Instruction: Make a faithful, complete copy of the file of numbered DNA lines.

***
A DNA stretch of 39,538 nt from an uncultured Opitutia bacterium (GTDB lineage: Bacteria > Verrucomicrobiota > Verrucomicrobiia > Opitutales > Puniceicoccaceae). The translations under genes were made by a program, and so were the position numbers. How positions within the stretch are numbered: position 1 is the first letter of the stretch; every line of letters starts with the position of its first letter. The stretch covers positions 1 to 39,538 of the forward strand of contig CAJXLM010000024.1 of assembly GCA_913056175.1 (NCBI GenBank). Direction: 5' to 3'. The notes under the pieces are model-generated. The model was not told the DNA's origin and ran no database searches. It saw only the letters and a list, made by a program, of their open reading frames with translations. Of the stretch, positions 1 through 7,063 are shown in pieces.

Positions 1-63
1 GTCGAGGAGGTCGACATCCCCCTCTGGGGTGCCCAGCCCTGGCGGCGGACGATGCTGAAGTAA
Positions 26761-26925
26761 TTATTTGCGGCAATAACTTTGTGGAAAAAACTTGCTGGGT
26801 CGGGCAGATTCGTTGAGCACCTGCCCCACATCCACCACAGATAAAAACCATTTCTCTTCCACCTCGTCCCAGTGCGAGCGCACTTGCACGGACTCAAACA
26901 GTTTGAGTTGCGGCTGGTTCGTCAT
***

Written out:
A DNA stretch of 39,538 nt from an uncultured Opitutia bacterium (GTDB lineage: Bacteria > Verrucomicrobiota > Verrucomicrobiia > Opitutales > Puniceicoccaceae). The translations under genes were made by a program, and so were the position numbers. How positions within the stretch are numbered: position 1 is the first letter of the stretch; every line of letters starts with the position of its first letter. The stretch covers positions 1 to 39,538 of the forward strand of contig CAJXLM010000024.1 of assembly GCA_913056175.1 (NCBI GenBank). Direction: 5' to 3'. The notes under the pieces are model-generated. The model was not told the DNA's origin and ran no database searches. It saw only the letters and a list, made by a program, of their open reading frames with translations. Of the stretch, positions 1 through 7,063 are shown in pieces.

Positions 1-63
1 GTCGAGGAGGTCGACATCCCCCTCTGGGGTGCCCAGCCCTGGCGGCGGACGATGCTGAAGTAA
Positions 26761-26925
26761 TTATTTGCGGCAATAACTTTGTGGAAAAAACTTGCTGGGT
26801 CGGGCAGATTCGTTGAGCACCTGCCCCACATCCACCACAGATAAAAACCATTTCTCTTCCACCTCGTCCCAGTGCGAGCGCACTTGCACGGACTCAAACA
26901 GTTTGAGTTGCGGCTGGTTCGTCAT